GENRE: Fantasy, Adventure
DIRECTOR: Jon Favreau
WRITER: Justin Marks (based on the book by Rudyard Kipling)
STARS: Neel Sethi, Bill Murray, Ben Kingsley, Idris Elba, Lupita Nyong’o, Scarlett Johansson, Giancarlo Esposito, Christopher Walken
PLOT: The man-cub Mowgli flees the jungle after a threat from the tiger Shere Khan. Guided by Bagheera the panther and the bear Baloo, Mowgli embarks on a journey of self-discovery, though he also meets creatures who don’t have his best interests at heart.
Rebooting a beloved classic is often a hiding to nothing and there are plenty of films that in their own right would be perfectly adequate, but when inevitable comparison to its inspiration is made then the fan-boys will be uber-critical (Total Recall springs to mind). Of course just as often they are just plain bad (Robocop!!), but surely making a live-action version of arguably Disney’s greatest animated feature is an even tougher job? Apparently not.
Director Jon Favrau has made much of the huge advances in film technology that have made his film possible, even to the point of admitting that the only ‘live action’ in the film is the performance from 11 year old newcomer Neel Sethi. Every tree, every animal, every river and every vista is computer generated. While this does make you marvel at how photo-real animation has now become, it also kind of kills the magic a little for me. For the most part however, the animation is flawless and you would not believe that you were anywhere but the Indian Jungle. There are a small number of exceptions, CGI stills has a problem with giving characters weight, so jumping often looks odd and some of the animals have been caricatured which juxtaposes the hyper-realism elsewhere. But pickiness aside and especially when watched in 3D, Jungle Book is a visual treat.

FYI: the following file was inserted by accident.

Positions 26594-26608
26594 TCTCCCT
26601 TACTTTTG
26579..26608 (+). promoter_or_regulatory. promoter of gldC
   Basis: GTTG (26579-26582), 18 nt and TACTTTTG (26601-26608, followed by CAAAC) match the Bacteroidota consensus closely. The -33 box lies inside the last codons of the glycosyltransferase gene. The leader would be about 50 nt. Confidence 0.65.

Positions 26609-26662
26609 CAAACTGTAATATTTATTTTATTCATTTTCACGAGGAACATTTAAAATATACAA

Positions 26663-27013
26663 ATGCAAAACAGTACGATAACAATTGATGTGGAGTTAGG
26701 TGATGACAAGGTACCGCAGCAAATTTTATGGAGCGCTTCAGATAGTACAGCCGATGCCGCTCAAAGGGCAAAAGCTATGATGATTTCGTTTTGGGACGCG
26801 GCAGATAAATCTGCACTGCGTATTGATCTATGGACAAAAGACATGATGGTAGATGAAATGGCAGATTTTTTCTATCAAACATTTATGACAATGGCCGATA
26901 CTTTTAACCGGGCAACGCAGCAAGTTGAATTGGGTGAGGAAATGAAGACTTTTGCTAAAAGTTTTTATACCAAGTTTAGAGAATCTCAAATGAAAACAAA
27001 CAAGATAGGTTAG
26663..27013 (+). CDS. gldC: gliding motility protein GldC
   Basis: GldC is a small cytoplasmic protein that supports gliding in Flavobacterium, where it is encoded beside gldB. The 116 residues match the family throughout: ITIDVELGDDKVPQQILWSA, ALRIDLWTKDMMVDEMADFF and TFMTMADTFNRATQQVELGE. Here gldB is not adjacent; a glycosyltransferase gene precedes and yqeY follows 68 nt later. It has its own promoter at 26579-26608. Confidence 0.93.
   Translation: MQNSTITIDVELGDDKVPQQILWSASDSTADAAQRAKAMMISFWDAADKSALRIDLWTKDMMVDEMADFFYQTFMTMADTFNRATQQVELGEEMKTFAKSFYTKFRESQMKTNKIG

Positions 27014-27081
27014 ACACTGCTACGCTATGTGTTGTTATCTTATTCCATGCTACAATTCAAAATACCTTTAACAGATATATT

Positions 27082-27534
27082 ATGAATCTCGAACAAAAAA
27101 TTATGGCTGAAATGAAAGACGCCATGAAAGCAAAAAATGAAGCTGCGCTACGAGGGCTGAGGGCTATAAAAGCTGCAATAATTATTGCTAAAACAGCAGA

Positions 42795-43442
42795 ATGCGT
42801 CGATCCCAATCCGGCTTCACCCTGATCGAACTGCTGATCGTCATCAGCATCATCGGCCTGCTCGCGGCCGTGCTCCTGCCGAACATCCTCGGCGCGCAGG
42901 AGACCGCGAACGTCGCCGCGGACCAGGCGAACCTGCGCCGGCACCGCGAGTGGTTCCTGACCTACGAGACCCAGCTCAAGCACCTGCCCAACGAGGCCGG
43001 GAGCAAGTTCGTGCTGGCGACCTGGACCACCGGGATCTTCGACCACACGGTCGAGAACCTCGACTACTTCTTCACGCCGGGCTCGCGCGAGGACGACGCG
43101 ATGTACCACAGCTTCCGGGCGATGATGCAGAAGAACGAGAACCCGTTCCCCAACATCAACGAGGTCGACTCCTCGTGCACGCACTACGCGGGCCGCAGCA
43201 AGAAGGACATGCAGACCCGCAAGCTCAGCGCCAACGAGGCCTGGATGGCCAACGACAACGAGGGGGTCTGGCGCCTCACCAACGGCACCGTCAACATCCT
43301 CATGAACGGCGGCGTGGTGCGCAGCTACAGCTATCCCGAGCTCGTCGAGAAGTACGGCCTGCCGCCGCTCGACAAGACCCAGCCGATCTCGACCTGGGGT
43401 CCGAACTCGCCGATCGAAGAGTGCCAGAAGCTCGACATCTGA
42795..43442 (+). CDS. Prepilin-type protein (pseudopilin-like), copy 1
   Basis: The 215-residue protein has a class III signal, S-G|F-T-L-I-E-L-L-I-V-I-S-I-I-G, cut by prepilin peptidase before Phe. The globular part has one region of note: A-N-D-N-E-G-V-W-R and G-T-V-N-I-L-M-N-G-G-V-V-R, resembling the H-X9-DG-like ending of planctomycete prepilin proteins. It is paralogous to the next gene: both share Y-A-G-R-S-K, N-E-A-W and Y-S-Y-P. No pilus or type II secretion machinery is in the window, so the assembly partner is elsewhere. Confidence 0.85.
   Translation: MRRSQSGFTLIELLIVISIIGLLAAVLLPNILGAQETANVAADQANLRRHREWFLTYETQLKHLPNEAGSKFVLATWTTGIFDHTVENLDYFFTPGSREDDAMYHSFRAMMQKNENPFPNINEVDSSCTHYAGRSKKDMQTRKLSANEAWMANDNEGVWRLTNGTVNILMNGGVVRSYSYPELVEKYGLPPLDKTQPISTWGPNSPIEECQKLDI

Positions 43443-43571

With a top quality cast of voice actors, Favreau’s Jungle Book ditches much of the music and opts for a more perilous tale of a man-cub raised by wolves until being forced out by the arrival of a vicious Bengal Tiger, voiced by Idris Elba. The casting of Elba was initially a bit of a surprise as his voice is cut straight from the London streets, whereas Disney’s Shere Kahn was a strictly upper-class delivery from George Sanders. However it doesn’t take long to see that the casting is spot on and that the tiger is no longer a sinister old statesman, but rather a from the streets gangster using his fists (claws) rather than his brain to get what he wants.
Ben Kingsley plays the calm and collected black panther Bagheera. He is the straight laced patriarch to the young boy, providing wisdom and guidance and is completely at odds with the larger than life and lazier than everything sloth-bear Baloo. It is the meeting of Mowgli and Baloo that introduces the comedic element to the film and the first of two songs from the original Disney production that have been retained. The scenes of Mowgli and Baloo floating down the river to a chorus of The Bear Necessities is an absolute joy.
The other song to make the cut is used to introduce the humongous ape, King Louie. Played wonderfully by Christopher Walken, Louie is no longer the globe-trotting Orang-utan from the animation (Orang-utans have never been indigenous to India). Instead and just as unlikely, he is a 100,000 years extinct Gigantopithecus. This change allows Louie a commanding presence as the mafia boss-like leader of all of the jungle’s monkeys and apes and his rage, coupled with Shere Khan’s claws, provide all of the menace in the film.
Other big names appear such as Scarlett Johansson as the giant python Kaa, Giancarlo Esposita as the wolf leader Akela and Ikki the porcupine comically voiced by the late Gary Shandling. But of course it is Sethi as Mowgli that steals the show and his portrayal is probably the truest to the Disney original. With almost identical looks, movement and delivery you could interchange the 2016 live action and 1947 animated Mowgli and I don’t think it would affect the result in either film. That is testament of course to the young actor, but also to the quality of the direction and eye for detail that Favreau has.
By celebrating but not remaking and taking inspiration from but not being hamstrung by what came before, Favreau has delivered more than many would have expected. Jungle Book is a delightful adventure, featuring a wonderful array of well-loved characters in a familiar setting, but telling a new tale and in a new and exciting way. Jon Favreau has already confirmed that barring a disaster at the box office, then a sequel will be made and on this evidence he should get to work post-haste!
Having enough nods to its inspiration without losing its own identity, Favreau’s Jungle Book is delightful adventure and a lesson to Hollywood on how to treat treasured tales with the respect they deserve.